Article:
Terry Meyers, Chancellor Professor Emeritus of English, has been an important member of the William & Mary community since 1970. He is well-known for his research that led to the discovery of the Williamsburg Bray School, the oldest extant building dedicated to the education of Black children in the United States.

Recently, Meyers made another major contribution to the university in the form of a gift to W&M Libraries. In the fall, he donated his vast collection of works by Algernon Charles Swinburne, an English poet, playwright, novelist and critic. His collection showcases his passion for a famous and infamous 19th-century writer who is often overlooked in common English courses.

Meyers’ fascination with Swinburne and collecting began more than 50 years ago, during his time as a graduate student at the University of Chicago. In the fall of 1968, he was required to take a 19th-century English poetry course, a period he had left unexplored for most of his time as a student.

“I’d read enough Tennyson, two or three poems, in high school to hold that entire age of poetry in contempt and was determined to avoid any further exposure to it,” Meyers said.

Nonetheless, what he found in that class was not only a new poet to discover, but a complete change of heart, as his professional career that followed has shown his enthusiasm for Victorian poetry.

Swinburne’s reputation as a rebellious writer, who wrote about topics deemed taboo, such as lesbianism, sado-masochism and anti-theism, initially drew Meyers’ interest. But it was his command of language that captured Meyers’ heart.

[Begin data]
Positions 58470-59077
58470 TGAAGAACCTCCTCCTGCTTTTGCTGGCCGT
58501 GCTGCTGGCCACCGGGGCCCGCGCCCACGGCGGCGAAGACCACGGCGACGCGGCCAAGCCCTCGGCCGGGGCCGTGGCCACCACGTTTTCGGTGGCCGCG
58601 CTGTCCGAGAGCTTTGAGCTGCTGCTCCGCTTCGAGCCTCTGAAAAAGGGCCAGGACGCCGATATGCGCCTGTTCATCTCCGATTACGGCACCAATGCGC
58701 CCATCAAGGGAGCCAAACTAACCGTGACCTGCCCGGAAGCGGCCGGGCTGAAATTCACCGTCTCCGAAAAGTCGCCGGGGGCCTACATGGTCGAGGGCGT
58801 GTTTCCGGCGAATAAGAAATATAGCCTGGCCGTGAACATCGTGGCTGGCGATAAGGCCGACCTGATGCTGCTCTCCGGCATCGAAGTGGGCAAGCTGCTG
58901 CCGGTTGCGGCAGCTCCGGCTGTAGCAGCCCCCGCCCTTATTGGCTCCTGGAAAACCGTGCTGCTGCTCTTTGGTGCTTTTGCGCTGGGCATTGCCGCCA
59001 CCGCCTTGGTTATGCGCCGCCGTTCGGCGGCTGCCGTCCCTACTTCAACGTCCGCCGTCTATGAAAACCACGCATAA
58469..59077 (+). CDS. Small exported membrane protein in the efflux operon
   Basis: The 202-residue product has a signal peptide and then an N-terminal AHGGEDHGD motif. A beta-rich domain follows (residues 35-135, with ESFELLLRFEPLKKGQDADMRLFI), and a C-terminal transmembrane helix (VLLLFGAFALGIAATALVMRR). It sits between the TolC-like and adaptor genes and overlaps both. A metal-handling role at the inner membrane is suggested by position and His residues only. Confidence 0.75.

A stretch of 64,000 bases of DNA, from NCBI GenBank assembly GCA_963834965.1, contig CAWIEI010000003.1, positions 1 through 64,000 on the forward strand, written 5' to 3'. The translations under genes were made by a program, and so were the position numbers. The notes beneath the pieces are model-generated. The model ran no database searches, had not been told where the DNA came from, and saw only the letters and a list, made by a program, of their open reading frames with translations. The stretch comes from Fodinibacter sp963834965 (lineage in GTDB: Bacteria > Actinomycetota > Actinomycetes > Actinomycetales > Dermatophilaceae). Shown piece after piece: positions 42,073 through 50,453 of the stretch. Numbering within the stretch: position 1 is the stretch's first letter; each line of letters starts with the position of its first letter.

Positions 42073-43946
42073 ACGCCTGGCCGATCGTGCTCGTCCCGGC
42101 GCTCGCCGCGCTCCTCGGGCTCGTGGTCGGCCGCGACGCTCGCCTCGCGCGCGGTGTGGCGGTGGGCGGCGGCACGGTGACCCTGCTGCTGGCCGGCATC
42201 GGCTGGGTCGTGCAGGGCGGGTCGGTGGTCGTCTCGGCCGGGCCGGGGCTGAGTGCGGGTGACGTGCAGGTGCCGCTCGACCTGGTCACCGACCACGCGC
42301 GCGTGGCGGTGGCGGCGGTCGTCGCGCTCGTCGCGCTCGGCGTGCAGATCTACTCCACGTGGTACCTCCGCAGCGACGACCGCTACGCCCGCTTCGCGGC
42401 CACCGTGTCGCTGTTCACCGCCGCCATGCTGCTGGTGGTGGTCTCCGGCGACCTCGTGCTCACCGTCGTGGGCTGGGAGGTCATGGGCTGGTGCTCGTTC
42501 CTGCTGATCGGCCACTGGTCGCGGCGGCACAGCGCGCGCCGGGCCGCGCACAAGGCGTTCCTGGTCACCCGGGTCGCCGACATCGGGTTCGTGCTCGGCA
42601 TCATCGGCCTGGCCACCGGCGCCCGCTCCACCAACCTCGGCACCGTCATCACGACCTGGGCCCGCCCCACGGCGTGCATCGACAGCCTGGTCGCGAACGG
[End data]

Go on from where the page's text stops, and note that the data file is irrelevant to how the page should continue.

“It was so lyrical and rhythmic that I simply fell in love with the texts,” said Meyers.

When Meyers stumbled upon a Swinburne first edition, “Mary Stuart: A Tragedy,” for $5, he couldn’t resist, and so a collection was born. Today, the collection contains approximately 600 books written by and about Swinburne.  

“We are honored to accept Dr. Terry Meyers’ collection,” said Jay Gaidmore, director of special collections. “Because of his donation, students and visitors to Special Collections will have the chance to discover one of Victorian England’s most rebellious poets and novelists.”

The collection is featured in an exhibit in the Special Collections Research Center lobby, curated by Cataloging and Metadata Librarian Kate McCallister.

“When Jay showed me the Swinburne collection, which hadn’t yet been cataloged, I remember feeling myself light up,” said McCallister. “Now, that might sound unusual, but it’s something that can come with being a cataloger – a neat-looking, untouched collection of materials that you get to tackle is something to get jazzed about.”

Terry Meyers, Chancellor Professor Emeritus of English
Terry Meyers, Chancellor Professor Emeritus of English (Photo by Stephen Salpukas)

While she cataloged the collection, she kept a list of materials that were notable or unusual to feature in the exhibit.

“There were so many things in the collection I wanted to highlight, but in the end the direction I went was trying to cover the significant facets of the collection and of Swinburne and his works—because despite the reputation that’s attached to him, he was a complex figure with a multifaceted life,” said McCallister.

One of McCallister’s favorite items in the collection is a first edition, first printing of Swinburne’s “Poems and Ballads.”

“’Poems and Ballads’ was not a firecracker — it was a crate of dynamite,” said McCallister. “It made Swinburne simultaneously famous and infamous; he was attacked for its supposed immorality and anti-Christian comments.”

The edition on display in the exhibit is the only printing by the publisher, Edward Moxon.

“The scandal around it was so great that Moxon was charged with indecency, canceled further printings of the book and dropped it from circulation. All the further printings were issued by a different publisher,” McCallister added.

McCallister joins Meyers in the hope that visitors to the exhibit will have the opportunity to encounter the works of Swinburne and experience firsthand one of the Victorian era’s most unique poets.